The Ontario government is providing support for entrepreneurs who sell low-risk, home-prepared foods by enacting more flexible regulations.
Additionally, the Province is supporting such businesses in the form of additional information in the form of a guide on how to start a home-based food business—which includes an overview of public health requirements that need to be followed as a food operator.
“For many local entrepreneurs, they start with a love of food and a cherished family recipe, whether it’s grandma’s apple pie or that new take on homegrown pickles, jams, and preserves, and try and turn their passion into a successful business,” Prabmeet Sarkaria, Associate Minister of Small Business and Red Tape Reduction, said in a news release.
“Our government applauds them for their vision and effort and we are doing everything we can to help them seize new opportunities without compromising Ontario’s high standards for food safety,” he continued.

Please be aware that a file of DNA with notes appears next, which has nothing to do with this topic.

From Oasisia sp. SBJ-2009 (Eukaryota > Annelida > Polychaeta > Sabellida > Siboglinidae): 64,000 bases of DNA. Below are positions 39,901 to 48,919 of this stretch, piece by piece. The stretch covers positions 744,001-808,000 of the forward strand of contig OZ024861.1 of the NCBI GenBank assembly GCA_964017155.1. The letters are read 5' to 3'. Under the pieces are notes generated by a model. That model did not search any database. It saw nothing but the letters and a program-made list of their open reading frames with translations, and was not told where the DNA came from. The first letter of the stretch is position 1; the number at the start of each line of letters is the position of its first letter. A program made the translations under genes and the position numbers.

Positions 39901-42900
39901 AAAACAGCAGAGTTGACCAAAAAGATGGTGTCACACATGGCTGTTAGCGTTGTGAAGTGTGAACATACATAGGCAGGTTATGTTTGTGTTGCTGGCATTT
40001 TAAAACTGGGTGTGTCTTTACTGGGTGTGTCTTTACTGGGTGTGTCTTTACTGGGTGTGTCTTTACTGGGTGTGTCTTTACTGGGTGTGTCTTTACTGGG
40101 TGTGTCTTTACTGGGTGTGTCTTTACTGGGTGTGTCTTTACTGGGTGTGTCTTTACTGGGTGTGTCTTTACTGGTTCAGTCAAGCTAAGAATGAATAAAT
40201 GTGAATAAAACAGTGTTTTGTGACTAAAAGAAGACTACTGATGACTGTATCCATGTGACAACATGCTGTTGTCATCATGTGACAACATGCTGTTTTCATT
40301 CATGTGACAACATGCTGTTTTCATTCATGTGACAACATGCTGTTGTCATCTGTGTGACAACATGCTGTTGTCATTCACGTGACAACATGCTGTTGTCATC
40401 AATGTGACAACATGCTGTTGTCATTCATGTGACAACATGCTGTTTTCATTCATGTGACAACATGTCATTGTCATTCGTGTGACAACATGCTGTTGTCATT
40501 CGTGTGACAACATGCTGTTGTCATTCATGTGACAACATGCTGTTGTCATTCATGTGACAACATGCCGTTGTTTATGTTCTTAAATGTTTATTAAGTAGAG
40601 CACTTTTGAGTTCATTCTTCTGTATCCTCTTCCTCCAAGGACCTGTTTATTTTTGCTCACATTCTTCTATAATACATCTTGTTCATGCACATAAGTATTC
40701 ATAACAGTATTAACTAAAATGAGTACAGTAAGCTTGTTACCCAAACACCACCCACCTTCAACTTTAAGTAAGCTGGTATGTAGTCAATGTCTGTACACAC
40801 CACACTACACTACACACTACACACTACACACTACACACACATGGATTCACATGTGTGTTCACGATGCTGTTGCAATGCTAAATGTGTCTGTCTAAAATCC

Low-risk foods are considered non-hazardous and do not require refrigeration, such as baked goods, pickles, jams and preserves, chocolates, hard candies and brittles, fudge and toffees, granola, trail mix, nuts and seeds, and coffee beans and tea leaves, among others.
- All COVID-19 cases at Hamilton grocery stores for the week of Jan 10 to 16
- All COVID-19 cases at Halton grocery stores for the week of Jan 10 to 16
- All COVID-19 cases at Brampton grocery stores for the week of Jan 10 to 16
Further, all food premises, including home-based food businesses, must adhere to requirements under the Health Protection and Promotion Act (HPPA) and the Food Premises Regulation, as well as periodic inspections by their local public health unit.
“Starting a home-based food business is an excellent opportunity for people across Ontario to share their culinary creativity, build a business for themselves and be part of the province’s agri-food sector,” Ernie Hardeman, Minister of Agriculture, Food and Rural Affairs, said in the same release.
“Our government is committed to encouraging this growing part of the economy and to support all the good things that are grown and produced right here in Ontario,” he continued.